Period television: Bomb Girls


One thing that I love watching just as much as classic films is period pieces. Film, television series, miniseries… I’ll watch any of it, especially if it’s a 20th century period piece.

One such series that attracted my attention is Bomb Girls, a television drama from Canada. Bomb Girls began as a six-part miniseries and was then picked up for a full second season on the Global tv network. It premiered on Global in January of 2012, first airing in the US in September of the same year on ReelzChannel and in the UK in November.

The series follows four women working in a bomb-building factory during World War II.

Lorna Corbett (Meg Tilly) is the Blue Shift supervisor. She’s married but has a strained relationship with her husband. Her children are all involved in the war effort, with her two sons seeing combat and her daughter working as a nurse’s aid.

Betty McRae (Ali Liebert) is the Blue Shift’s best worker and is in charge of training the new girls. She’s a tough, tomboy-ish lady who harbors secret insecurities, masking them with an exoskeleton of steel.

Gladys Witham (Jodi Balfour) comes from a very wealthy family but is desperate to do her part for the war effort. She initially takes a job in the office of the munitions factory, but joins the Blue Shift when another girl is injured in an accident at the factory.

Kate Andrews (Charlotte Hegele) is living with an abusive, manipulative father who worked as a street preacher when we first meet her. She decides to run away and change her name (her real name is Marion), taking a job at the factory and moving into a boarding house where Betty also lives.

My favorite performance comes from Jodi Balfour as Gladys. She’s nothing like you’d expect a “rich girl-turned-factory worker” to be. She’s outspoken and strong-willed, going beyond the duties of her work to push for better working conditions and fair treatment of the women in the factory. She works hard to push past the “princess” persona the other girls see in her, proving herself as a hard worker and a strong person.


Global made the incredibly stupid decision not to renew Bomb Girls for a third season, but fans of the series are pushing back. (Visit Save Bomb Girls on Twitter for information on how you can help keep it alive.) The first season was recently added to Netflix, which will hopefully spike the popularity of the series.

It is certainly a series worth saving. Bomb Girls is nearly on par with Mad Men and Downton Abbey (which are two of my favorite period series) in terms of quality. The writing and character development are stellar, the acting is solid and the series tells an important story that is often ignored by the entertainment industry: that of female factory workers during World War II. Plus, fabulous costumes/hair/makeup and music from the likes of Jill Barber… what’s not to love? The series effortlessly mixes the melodrama of these women’s personal lives with the true dangers of the war and of factory work, providing the viewer with episodes that are both entertaining and of historical importance.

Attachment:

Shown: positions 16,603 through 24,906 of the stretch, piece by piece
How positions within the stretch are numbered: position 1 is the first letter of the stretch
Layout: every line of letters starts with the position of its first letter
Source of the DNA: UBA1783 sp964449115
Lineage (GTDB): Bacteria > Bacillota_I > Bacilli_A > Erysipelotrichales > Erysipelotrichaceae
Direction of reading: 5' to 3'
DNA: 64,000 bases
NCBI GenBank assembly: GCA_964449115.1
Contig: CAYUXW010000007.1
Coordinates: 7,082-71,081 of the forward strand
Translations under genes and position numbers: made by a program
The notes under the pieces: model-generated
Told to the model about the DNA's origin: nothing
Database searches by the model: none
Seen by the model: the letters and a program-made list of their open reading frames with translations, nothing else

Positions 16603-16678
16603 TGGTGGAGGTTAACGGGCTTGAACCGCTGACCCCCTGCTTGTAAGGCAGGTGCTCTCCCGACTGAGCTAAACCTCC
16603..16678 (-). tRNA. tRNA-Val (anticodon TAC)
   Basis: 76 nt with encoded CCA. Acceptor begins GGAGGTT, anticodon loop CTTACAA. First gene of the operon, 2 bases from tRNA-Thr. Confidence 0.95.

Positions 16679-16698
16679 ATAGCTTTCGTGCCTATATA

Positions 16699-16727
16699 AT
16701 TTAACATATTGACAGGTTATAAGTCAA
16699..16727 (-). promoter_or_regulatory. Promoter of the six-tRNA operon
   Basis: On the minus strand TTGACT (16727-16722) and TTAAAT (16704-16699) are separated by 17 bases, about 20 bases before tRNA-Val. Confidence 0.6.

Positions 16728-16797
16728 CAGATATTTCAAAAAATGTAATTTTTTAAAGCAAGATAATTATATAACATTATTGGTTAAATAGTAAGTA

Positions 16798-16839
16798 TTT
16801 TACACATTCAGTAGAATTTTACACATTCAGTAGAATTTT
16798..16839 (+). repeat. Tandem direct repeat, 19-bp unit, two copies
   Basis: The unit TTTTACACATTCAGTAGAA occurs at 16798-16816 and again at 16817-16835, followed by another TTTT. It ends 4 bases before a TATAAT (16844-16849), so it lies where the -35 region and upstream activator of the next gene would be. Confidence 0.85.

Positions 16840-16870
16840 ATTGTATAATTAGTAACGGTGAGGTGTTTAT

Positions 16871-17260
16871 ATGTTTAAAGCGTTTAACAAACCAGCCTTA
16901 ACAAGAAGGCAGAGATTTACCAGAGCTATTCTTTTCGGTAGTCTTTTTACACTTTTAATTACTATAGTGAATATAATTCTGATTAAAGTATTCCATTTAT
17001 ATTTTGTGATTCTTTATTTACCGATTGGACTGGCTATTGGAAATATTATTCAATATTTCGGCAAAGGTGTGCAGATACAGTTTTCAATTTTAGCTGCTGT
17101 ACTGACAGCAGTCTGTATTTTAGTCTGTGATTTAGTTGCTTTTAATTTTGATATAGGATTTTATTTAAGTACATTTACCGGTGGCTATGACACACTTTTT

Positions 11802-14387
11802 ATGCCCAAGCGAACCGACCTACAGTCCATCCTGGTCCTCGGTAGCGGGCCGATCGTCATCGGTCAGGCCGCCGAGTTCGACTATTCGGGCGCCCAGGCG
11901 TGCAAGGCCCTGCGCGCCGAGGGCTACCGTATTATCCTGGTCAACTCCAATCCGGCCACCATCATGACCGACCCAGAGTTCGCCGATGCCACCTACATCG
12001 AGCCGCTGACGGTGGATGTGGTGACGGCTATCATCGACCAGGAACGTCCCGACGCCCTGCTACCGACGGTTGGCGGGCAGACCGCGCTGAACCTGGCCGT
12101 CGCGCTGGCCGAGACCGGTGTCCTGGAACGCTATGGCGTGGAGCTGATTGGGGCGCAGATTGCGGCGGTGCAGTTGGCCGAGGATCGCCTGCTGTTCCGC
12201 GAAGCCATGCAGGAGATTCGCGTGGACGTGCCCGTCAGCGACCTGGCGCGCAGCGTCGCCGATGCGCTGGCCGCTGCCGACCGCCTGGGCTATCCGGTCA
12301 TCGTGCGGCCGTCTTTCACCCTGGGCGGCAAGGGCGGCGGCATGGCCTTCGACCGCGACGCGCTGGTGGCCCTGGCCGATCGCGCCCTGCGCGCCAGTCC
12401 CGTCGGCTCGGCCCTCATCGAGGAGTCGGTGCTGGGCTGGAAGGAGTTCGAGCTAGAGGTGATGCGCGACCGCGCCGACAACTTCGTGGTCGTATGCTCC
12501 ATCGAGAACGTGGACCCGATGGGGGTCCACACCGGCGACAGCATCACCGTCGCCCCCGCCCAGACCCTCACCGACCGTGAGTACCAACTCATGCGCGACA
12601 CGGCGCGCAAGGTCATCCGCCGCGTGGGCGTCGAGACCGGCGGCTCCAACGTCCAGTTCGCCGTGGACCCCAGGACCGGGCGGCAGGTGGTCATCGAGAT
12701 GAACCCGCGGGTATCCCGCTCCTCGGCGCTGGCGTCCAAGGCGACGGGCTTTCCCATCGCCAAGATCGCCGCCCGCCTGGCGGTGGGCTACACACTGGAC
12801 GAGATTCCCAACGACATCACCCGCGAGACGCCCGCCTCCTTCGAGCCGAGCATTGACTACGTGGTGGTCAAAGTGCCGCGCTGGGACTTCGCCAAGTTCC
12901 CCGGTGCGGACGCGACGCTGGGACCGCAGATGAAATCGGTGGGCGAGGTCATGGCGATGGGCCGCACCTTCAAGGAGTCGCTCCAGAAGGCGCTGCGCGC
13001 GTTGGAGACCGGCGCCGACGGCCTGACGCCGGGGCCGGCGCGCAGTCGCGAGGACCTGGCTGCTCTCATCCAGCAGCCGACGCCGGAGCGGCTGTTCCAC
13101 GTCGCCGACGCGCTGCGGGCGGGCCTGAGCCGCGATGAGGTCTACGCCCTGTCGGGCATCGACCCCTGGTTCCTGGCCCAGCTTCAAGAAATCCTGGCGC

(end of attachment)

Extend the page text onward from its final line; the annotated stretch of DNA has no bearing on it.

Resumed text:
Liebert, Balfour, Tilly and Hegele in a promotional photo for Bomb Girls. (Image:

7 thoughts on “Period television: Bomb Girls

  1. Thank you for bringing this series to our attention! I thought I kept up on what television period drama is out there pretty well, but this series has escaped me so far. This sounds fascinating, and it makes me wish Canadian TV were easier to locate in the US. Without Netflix, it won’t be easy for me to start the show from the beginning, but do you think it’s set up in a way that I can catch a random episode on Reelz and be able to follow it, or is it heavily serialized?


    1. Reelz seems to only be running episodes from middle/late season 2 right now, which I haven’t quite yet caught up on. (I just discovered the series on Netflix a few days ago!) I’m not sure if season 2 has gotten more complicated but if you catch any of season 1 I don’t think you’d be too lost. Each episode kind of centers on a different major event (an accident at the factory, Armistice day, etc.) so I think they’d stand alone okay as long as you could keep the characters straight. I wish there was a way to get around geographic restrictions, because all of the episodes are up on Global’s website!


    2. I agree that Canadian TV needs to be more accessible in the US. You think with all the channels offered out there that could be done!


      1. I know, right? On the bright side, I didn’t realize I had ReelzChannel until I started looking for the season 2 episodes, and now I know haha. I’m hoping a US network will smarten up and grab the rights to this and continue production for at least one more season.


  2. WOW! This looks like a great series! I love the WWII period so this looks right up my alley. I’m so glad you discovered it & are sharing it with the rest of us.


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